Sedgwick County is one of three finalists for a massive Tyson Foods processing plant that was originally slated for northeast Kansas before it encountered significant opposition there.
The Greater Wichita Partnership confirmed the county is one of the finalists.
“This is the next phase in the process and will require due diligence and research for both parties as we share more about what makes this a great place to grow a business, and learn more about how this business fits into our community,” said Jaimie Garnett, a spokeswoman for the Partnership.
In addition to Sedgwick County, Cloud County in north-central Kansas also identified itself as a finalist on Wednesday. And the Montgomery County Chronicle reported that Montgomery County in southeast Kansas is also a finalist.
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Opponents to the plant in Tonganoxie voiced environmental concerns and also questioned how the influx of more than 1,000 workers would affect the town of 5,300.
Sedgwick County Commissioner Michael O’Donnell said he supports locating the plant in the county and that it would have the support of municipalities and farm groups.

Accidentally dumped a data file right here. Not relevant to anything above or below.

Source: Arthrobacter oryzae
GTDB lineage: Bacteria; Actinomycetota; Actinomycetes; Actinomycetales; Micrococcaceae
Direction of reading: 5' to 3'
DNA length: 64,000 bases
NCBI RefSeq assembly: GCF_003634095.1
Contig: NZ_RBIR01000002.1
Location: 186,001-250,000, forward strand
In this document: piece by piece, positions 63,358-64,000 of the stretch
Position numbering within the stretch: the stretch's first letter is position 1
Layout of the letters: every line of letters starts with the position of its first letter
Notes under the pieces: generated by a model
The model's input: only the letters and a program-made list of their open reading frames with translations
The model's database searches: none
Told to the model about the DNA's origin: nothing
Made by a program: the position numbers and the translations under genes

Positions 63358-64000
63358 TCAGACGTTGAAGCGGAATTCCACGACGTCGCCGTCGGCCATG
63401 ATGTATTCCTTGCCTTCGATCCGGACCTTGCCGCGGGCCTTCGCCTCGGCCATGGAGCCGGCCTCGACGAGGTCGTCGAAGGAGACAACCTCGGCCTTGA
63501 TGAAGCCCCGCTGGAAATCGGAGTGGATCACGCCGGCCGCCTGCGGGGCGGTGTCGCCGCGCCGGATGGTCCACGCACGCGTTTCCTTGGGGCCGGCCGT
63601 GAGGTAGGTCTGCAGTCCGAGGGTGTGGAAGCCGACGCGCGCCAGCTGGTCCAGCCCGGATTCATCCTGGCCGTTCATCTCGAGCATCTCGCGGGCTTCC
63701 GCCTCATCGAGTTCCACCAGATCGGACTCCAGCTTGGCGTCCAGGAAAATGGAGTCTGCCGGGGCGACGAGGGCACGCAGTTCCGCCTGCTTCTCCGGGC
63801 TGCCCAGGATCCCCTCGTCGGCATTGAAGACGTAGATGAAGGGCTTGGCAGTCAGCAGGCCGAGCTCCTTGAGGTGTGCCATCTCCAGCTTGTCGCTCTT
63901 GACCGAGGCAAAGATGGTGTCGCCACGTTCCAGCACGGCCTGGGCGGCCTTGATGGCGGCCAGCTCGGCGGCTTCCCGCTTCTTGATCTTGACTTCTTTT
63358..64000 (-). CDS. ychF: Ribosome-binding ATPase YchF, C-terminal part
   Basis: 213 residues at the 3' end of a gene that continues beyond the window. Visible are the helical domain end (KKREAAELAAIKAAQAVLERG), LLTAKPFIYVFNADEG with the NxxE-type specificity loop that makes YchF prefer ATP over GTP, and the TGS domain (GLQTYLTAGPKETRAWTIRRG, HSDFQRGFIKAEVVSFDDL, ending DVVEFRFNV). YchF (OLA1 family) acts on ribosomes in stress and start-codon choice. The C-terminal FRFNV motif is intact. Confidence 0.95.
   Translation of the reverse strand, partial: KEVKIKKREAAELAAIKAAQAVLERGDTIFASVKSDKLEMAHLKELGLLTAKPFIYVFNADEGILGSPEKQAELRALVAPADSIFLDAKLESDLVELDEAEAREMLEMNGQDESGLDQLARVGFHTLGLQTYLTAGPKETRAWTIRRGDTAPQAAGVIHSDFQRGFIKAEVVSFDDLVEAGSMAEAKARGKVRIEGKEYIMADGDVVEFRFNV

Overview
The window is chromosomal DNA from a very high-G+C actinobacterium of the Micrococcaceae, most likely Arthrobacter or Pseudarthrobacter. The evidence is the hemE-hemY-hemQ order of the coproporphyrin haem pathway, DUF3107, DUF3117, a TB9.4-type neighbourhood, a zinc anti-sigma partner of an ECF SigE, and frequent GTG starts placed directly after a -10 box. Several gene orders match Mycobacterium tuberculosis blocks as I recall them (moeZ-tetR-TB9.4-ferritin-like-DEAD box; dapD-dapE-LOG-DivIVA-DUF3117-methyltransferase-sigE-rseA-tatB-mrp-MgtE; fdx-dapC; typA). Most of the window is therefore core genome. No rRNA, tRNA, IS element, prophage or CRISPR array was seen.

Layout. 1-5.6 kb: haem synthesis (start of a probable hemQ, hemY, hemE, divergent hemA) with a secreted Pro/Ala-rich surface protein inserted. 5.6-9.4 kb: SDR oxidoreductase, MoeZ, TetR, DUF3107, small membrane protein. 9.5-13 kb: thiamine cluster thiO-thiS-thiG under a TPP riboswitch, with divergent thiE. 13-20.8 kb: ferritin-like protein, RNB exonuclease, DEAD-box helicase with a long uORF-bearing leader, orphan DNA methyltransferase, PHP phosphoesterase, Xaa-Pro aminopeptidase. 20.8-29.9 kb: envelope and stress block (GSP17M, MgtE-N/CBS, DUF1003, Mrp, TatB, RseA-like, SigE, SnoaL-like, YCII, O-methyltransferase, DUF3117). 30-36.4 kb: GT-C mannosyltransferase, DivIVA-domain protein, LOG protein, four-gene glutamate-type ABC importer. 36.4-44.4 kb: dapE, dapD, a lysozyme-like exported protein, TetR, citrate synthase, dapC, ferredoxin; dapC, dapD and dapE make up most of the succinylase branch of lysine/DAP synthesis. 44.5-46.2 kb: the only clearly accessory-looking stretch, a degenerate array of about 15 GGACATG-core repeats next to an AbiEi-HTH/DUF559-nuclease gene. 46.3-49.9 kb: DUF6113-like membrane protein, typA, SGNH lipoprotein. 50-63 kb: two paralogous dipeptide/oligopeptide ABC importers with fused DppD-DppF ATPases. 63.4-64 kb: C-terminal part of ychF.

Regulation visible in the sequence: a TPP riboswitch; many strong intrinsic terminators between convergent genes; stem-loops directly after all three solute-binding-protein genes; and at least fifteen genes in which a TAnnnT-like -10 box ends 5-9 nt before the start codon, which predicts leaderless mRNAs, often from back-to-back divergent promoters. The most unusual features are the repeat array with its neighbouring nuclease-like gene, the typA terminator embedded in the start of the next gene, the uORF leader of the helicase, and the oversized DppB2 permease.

“They know that having a long-term investment of a major national corporation would be a good thing for Sedgwick County, particularly when we are trying our hardest to diversify ourselves from aviation manufacturing,” O’Donnell said.
Tyson backed away from Tonganoxie after the county government withdrew support for bonds to support the project. Doug Ramsey, Tyson’s poultry president, said it would “prioritize other locations in Kansas and other states that have expressed support.”
Since then, Tyson has been searching for another Kansas site. Heather Lansdowne, a spokeswoman for the Kansas Department of Agriculture, said between 35 and 40 communities expressed interest and 16 submitted proposals.
KDA sent the 16 proposals to Tyson, which came back with three finalists.
Tyson spokesman Worth Sparkman said the company is glad that several communities reached out to KDA to express interest.
“Today, we can tell you that KDA has helped us narrow the search to a few communities that offer the infrastructure, labor pool, farmer interest and land required for this investment,” Sparkman said in a statement.
Tyson won’t share additional project details because the company is still reviewing the communities, he said.
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Garnett said the Greater Wichita Partnership looked forward to a dialogue with Tyson. But she emphasized that no decisions had been made.
“We are excited to continue with this process and discuss this potential project with Tyson,” Garnett said.
Cloud County said it was “pleased that Tyson sees what we’ve always known: North Central Kansas is an ideal location for big agriculture projects,” CloudCorp director Ashley Hutchinson said in a statement.